New compensation rules have made quite a difference at SAP’s executive board: According to the software company’s 2016 annual report published Tuesday, SAP’s eight most senior executives were paid a total of €43.3 million, or $45.9 million, last year. That’s more than three times as much as in 2015.
Bill McDermott, the company’s American chief executive, earned almost €14 million and overtakes Daimler CEO Dieter Zetsche as the best-paid boss among the 30 companies of Germany’s DAX benchmark index.
Mr. McDermott received €1.4 million in fixed compensation, €2.4 million in short-term variable salary and an €8-million variable long-term incentive “tied to the price of SAP shares to reward performance over multiple years,” according to the report. On top of this, he was entitled €1.6 million in fringe benefits, such as grants for insurance or expenses for double household management and flights, plus another €571,000 in pension entitlement and other benefits.
In 2015, Mr. McDermott received €9.9 million, the second-highest salary of all DAX-listed companies’ CEOs.
Former top earner Dieter Zetsche will receive significantly less for 2016 than he did in the previous year. The chief executive of Daimler, the company that makes luxury cars Mercedes-Benz, will only collect €7.6 million, according to the carmaker’s annual report published in mid-February.
Daimler achieved the goals that management set for 2016. However, variable incentives were tied to the company’s operating profit, which fell by 2 percent to €12.9 billion. Additionally, Mr. Zetsche’s share-based compensation also shrunk because Daimler shares were less valuable in 2016 than in the previous year.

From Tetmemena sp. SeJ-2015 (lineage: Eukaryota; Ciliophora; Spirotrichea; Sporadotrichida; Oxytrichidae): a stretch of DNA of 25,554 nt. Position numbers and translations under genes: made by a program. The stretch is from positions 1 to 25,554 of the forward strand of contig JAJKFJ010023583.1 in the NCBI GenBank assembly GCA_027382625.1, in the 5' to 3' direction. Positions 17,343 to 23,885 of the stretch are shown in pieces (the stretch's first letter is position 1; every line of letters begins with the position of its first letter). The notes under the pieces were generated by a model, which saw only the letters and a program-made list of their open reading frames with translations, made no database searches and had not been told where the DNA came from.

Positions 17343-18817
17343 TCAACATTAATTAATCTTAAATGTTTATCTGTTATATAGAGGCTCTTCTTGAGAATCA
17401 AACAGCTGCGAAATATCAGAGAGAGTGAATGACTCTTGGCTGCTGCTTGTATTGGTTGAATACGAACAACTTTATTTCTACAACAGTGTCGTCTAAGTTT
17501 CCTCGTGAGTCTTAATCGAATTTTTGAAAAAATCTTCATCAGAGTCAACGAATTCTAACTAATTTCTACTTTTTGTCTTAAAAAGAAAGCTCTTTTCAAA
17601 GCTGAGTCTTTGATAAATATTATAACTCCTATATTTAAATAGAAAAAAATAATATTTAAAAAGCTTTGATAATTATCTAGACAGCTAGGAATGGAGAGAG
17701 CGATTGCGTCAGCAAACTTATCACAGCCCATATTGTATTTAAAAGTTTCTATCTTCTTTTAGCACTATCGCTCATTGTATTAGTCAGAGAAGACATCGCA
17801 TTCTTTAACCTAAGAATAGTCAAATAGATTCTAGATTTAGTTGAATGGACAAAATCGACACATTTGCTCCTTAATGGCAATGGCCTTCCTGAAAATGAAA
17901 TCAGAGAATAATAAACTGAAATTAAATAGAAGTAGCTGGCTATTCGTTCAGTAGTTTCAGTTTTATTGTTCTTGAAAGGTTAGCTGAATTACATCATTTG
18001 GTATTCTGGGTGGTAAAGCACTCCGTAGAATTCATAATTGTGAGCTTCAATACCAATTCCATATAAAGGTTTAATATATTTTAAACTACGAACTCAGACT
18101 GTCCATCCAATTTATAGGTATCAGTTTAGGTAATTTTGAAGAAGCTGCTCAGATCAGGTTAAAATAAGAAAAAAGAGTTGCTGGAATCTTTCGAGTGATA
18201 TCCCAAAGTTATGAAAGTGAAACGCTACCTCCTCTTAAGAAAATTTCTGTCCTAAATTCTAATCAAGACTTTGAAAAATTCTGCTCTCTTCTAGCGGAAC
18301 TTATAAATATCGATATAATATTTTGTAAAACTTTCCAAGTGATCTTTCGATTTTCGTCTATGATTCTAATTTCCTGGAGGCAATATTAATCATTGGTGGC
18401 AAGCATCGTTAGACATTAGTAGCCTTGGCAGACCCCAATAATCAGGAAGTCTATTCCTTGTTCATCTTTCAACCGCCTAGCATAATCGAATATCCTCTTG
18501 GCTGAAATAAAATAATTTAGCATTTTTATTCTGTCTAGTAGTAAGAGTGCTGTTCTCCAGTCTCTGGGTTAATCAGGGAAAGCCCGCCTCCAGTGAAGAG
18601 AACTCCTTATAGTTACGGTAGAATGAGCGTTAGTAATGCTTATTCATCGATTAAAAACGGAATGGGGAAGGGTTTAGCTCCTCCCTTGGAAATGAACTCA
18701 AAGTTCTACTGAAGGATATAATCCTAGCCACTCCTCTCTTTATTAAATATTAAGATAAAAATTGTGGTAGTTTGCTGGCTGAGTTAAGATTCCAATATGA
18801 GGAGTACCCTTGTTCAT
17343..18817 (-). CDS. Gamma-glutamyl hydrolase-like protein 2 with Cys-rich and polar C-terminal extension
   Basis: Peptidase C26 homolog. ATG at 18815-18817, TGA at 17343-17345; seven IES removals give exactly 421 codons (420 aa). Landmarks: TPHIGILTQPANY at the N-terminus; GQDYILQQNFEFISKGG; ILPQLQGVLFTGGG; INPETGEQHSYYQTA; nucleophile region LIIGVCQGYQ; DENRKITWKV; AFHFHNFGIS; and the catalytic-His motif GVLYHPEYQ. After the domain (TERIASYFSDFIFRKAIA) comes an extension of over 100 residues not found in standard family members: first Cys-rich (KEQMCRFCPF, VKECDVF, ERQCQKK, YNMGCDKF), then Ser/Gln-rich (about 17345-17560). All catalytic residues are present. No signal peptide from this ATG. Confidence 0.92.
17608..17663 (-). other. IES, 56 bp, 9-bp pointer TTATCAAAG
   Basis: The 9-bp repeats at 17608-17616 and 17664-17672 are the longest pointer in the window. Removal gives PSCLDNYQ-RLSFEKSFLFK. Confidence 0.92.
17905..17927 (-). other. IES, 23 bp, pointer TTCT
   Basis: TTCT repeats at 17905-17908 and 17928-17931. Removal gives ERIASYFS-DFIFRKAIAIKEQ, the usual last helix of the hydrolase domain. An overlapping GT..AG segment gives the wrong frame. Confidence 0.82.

Auto bosses usually top the DAX managers’ compensation chart. Before he resigned, Volkswagen’s former boss, Martin Winterkorn, was Germany’s best-paid CEO with an annual salary of €17.5 million. Since the outbreak of the Dieselgate emission scandal, VW’s supervisory board has capped executive pay at €10 million a year for the CEO and €5.5 million for other executive board members.
But the ranking could still change in the coming weeks, since not all of the 30 DAX-listed companies have submitted their annual reports yet.
Lars Ophüls is a reporter for Handelsblatt in Düsseldorf. Jean-Michel Hauteville, a Handelsblatt Global editor based in Berlin, contributed to this story. To contact the author: firstname.lastname@example.org.